In college I made a series of voice and tape studies, two
using texts by e. e. cummings and one using my own text. The voice in these pieces belongs
to a wonderful singer named Chelsea, whose last name I have forgotten.
The e. e. cummings texts used are:
don't get me wrong oblivion from
Experiments with Typography, Spacing and Sound (1916-17)
timeless from 73 Poems (1963)
My text is called:
alarms and sirens
In don't get me wrong oblivion I used Alvin Lucier's idea from
I am sitting in a room to create the background track. I had four friends
read the text and then used Lucier's technique of playing and re-recording the
readings over and over again into a resonant space until all that was left of the
orginal recordings were the rough rhythms of the voices. Chelsea then spoke the poem
over the top.
timeless ly is a tape collage of many processed (as I recall, mostly just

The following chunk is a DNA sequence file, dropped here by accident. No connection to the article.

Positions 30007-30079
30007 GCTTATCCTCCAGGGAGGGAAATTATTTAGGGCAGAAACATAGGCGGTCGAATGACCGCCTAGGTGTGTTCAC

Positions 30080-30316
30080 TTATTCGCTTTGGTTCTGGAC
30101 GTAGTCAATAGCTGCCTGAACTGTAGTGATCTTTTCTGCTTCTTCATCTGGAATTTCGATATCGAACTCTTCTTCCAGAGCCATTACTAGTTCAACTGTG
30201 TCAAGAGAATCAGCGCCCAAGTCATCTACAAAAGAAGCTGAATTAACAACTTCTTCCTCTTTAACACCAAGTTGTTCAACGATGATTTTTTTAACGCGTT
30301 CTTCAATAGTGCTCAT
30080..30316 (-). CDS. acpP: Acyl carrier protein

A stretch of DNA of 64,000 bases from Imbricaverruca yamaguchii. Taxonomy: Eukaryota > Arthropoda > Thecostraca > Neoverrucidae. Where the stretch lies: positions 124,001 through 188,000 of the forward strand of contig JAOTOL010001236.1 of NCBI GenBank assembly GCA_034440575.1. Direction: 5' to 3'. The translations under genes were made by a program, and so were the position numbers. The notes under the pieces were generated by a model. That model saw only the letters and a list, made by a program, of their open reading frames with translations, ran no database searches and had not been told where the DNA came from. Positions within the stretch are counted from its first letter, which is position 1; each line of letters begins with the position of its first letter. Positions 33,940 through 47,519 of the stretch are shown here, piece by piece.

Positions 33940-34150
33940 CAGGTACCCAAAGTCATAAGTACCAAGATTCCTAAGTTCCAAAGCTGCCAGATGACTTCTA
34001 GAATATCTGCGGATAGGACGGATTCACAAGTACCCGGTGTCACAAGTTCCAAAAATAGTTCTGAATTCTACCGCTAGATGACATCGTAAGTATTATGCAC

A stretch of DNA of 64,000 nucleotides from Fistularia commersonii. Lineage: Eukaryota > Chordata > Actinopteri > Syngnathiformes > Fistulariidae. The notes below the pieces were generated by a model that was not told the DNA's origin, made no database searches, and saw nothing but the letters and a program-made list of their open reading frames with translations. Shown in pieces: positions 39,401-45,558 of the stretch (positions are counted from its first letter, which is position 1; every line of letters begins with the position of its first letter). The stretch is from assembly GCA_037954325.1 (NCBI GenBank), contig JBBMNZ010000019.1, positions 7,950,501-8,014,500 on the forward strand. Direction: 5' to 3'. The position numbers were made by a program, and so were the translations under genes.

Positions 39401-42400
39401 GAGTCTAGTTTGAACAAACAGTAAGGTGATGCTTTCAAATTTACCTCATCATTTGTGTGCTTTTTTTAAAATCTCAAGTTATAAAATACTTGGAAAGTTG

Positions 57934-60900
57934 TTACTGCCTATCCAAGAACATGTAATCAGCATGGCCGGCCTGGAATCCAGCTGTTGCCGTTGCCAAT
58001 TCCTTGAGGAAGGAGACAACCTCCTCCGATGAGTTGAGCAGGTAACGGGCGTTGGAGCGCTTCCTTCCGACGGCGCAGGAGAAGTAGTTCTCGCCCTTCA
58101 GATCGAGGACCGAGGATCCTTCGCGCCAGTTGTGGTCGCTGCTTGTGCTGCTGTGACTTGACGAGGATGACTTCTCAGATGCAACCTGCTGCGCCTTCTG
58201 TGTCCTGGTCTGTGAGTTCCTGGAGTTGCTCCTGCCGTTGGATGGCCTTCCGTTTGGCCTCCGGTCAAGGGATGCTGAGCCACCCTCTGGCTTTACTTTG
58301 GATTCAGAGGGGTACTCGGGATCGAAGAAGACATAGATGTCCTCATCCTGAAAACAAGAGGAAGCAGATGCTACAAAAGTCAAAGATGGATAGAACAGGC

pitch shifting, with some reverb added) tracks of me playing a homemade
wind instrument. Chelsea speaks the poem towards the end of the track. This was meant
to be a live performance piece.
alarms and sirens was the start of my fascination with repetition, patterns,
natural cycles and the like. I created several tracks of closely tuned, beating sinewaves,
then looped words from the poem so that the loop times roughly matched the beating of the
sinewaves. Once all of the words were in and repeating Chelsea read the complete poem
over the top. This was a painful and painstaking process, and gave me my first taste of
just how difficult it can be to execute a simple idea.
don't get me wrong, oblivion (mp3)
timeless ly (mp3)
alarms and sirens (mp3)